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South Atlantic Information Management System and GIS Centre has kicked off!

By iLaria Marengo

Hello everyone! I am iLaria and this blog is the first of a series to keep you updated on the development of the South Atlantic Information Management System and GIS Centre. The first news, which I am delighted to provide you, is that the new SAERI programme has officially started! Although I am currently working in Aberdeen (Scotland) the first steps have been made and, to be honest, the initial weeks of the project are going to be full of interesting events. Nevertheless, before unveiling them, I would like to introduce briefly what the South Atlantic Information Management System, GIS Centre wants to achieve, and what my role is within SAERI.

As project manager and GIS specialist I will be responsible for the realisation of the South Atlantic Information Management System and GIS Centre whose aim is to make environmental data storage and management more efficient across the five South Atlantic UK OTs (Falkland Islands, South Georgia, Tristan da Cunha, Ascension, St Helena).

Fronts Map

The main idea is to realise a centre able to underpin environmental research in the South Atlantic by assembling baseline information, managing knowledge and establishing linkages amongst researchers to make sure that nobody is “reinventing the wheel” and that the outstanding scientific work already carried out in the South Atlantic region is enhanced further.

The objective is to establish an information management system based on open source and to include shared GIS capabilities, accessible to all the territories, partners and external data users. In fact, to be effective and useful the GIS data centre should become the reference point for scientists, NGOs, developers and Governmental departments looking for data (raw and processed) about the South Atlantic region. GIS facilities and a structured and solid database management is the type of service that the centre would like to provide. Hence, it is important to work in synergy and identify priorities and what the data users and partners in the project need.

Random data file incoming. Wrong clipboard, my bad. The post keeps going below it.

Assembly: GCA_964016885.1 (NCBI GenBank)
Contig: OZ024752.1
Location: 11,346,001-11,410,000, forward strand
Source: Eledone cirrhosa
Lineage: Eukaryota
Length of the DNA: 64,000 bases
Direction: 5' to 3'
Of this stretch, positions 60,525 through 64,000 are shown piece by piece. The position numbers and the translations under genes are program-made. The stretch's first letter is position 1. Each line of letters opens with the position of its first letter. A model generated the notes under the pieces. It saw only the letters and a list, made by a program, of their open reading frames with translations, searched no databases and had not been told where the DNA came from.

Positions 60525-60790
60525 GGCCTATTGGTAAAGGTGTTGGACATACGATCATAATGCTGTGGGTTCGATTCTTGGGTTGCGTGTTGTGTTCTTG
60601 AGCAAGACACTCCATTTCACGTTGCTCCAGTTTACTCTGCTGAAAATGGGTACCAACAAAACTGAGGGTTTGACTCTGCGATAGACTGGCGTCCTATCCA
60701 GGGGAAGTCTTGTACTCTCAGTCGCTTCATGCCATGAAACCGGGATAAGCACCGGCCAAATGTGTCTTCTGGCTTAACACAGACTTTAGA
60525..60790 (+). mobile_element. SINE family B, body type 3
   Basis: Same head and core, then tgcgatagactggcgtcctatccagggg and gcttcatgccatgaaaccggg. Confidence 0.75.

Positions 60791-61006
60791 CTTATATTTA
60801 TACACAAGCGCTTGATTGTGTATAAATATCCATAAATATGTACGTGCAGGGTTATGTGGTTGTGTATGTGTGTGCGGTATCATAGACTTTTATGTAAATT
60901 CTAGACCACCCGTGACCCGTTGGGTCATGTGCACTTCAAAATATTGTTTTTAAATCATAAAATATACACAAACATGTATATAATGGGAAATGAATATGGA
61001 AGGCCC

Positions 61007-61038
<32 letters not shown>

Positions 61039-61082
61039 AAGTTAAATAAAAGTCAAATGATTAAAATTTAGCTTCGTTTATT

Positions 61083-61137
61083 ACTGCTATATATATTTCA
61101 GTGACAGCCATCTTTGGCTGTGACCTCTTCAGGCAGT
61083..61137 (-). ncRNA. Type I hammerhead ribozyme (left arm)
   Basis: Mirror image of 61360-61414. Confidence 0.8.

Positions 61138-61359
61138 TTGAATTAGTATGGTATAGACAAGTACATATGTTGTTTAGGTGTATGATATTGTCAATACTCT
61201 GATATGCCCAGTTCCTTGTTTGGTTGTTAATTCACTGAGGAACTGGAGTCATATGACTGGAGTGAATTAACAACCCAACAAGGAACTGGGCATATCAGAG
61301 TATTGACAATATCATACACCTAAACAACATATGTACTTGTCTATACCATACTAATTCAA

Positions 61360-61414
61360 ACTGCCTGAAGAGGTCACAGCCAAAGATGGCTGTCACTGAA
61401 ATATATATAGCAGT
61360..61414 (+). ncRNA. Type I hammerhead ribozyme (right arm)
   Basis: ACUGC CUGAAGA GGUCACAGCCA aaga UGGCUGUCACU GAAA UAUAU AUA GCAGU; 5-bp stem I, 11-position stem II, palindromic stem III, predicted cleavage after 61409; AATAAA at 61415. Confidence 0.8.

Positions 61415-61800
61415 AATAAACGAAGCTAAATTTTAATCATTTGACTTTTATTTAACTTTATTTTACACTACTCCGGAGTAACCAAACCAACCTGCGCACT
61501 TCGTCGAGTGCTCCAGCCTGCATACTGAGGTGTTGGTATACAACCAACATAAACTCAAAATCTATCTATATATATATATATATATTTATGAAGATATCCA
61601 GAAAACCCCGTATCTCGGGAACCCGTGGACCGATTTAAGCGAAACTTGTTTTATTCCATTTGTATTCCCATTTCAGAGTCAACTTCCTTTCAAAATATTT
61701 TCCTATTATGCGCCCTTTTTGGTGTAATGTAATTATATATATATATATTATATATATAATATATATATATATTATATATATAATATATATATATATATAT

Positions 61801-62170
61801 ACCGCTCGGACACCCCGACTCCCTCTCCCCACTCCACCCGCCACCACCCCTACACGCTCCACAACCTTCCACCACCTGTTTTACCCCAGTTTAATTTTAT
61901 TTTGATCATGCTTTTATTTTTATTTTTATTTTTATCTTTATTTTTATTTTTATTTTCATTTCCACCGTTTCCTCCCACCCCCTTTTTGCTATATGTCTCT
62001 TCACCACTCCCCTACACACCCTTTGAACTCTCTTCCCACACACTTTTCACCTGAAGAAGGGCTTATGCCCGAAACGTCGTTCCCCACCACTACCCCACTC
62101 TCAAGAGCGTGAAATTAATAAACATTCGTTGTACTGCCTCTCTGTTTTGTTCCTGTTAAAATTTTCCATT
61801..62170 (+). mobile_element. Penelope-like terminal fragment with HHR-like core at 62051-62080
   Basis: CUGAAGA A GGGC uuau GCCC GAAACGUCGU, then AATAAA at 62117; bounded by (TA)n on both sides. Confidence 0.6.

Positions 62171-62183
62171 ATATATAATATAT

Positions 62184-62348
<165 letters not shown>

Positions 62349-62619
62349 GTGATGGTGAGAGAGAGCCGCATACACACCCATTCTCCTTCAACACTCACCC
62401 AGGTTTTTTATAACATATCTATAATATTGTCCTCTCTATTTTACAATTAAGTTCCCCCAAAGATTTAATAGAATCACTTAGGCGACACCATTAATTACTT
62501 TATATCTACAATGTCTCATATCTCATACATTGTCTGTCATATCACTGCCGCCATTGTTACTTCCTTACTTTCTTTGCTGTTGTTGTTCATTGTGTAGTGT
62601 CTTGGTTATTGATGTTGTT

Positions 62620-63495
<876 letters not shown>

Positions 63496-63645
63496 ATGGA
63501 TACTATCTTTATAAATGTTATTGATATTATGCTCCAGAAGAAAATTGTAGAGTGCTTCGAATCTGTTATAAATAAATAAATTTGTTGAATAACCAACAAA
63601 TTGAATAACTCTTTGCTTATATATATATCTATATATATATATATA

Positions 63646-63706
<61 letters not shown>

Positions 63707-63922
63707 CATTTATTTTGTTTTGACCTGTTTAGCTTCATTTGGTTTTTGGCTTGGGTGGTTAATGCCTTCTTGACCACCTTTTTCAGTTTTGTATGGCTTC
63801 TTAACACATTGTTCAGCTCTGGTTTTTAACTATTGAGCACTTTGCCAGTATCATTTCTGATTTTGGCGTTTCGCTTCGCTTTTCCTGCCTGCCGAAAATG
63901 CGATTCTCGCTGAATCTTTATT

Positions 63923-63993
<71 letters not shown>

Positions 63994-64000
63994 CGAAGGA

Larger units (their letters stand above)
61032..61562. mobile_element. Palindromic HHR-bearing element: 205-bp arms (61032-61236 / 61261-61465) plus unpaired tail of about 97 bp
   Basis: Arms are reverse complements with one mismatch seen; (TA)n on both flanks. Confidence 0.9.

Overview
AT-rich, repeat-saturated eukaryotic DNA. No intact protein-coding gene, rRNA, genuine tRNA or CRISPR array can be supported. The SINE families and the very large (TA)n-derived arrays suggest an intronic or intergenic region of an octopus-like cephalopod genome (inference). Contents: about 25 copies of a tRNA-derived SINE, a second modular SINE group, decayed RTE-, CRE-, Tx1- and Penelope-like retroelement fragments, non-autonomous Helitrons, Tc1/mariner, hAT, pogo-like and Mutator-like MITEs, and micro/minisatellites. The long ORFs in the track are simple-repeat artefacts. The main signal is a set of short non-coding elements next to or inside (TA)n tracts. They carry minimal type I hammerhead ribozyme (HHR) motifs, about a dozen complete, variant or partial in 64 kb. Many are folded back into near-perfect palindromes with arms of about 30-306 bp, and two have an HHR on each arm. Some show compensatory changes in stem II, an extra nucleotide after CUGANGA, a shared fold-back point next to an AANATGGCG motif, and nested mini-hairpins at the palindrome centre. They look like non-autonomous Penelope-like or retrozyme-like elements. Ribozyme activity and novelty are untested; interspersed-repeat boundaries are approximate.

In addition, the centre will focus its attention in training OT personnel across the region to ensure that GIS and data management skills are built up in the region and dependence on outside assistance is reduced.

To be successful, this ambitious project requires the co-operation not only with the other 4 South Atlantic Overseas Territories but also with eternal partners such as BAS (British Antarctic Survey), private consultants and universities.

From the 30th of September until the mid of October my agenda is filled with meetings which will take me to tour the UK. I will start in Aberystwyth meeting Katie Medcalf who is Environment Director at Environment Systems. I hope to gain some good ideas for our South Atlantic Information Management System and GIS Centre by taking Katie’s practical experience and knowledge in using and applying GIS and open sources for handling and managing data as a model.

Next destination after Wales is Southern England, precisely Cambridge and London, where I will meet up with researchers at BAS and private consultant Alan Mills, who has already provided useful advice for setting up a GIS in Ascension Islands. The last ètape of the UK tour is Canterbury, where at DICE I will meet Zoe Davies and Bob Smith. Their work is to realise a land cover map for the Falkland Islands with the funding of the Darwin Plus funding. SAERI will support Zoe by providing expertise in GIS spatial data analyses.

I will then move to Gibraltar, where with Paul Brickle, director of SAERI, I will represent the Falkland Islands and we will join the GIS specialists from the other UK OTs. The event is a good opportunity for me to share knowledge about GIS and data management; to learn from others’ working experience; to gather useful ideas to develop the project and understand possible issues.

As you can evince, there are many people and countries to seen before my arrival to the Falklands. The enthusiasm and desire to provide a useful and efficient service for the South Atlantic community, from the researchers to the conservationists and the governmental bodies, is extremely high. Now that the project has kicked off, for SAERI and me it is time to work passionately to achieve the goal.

Watch out for the next update!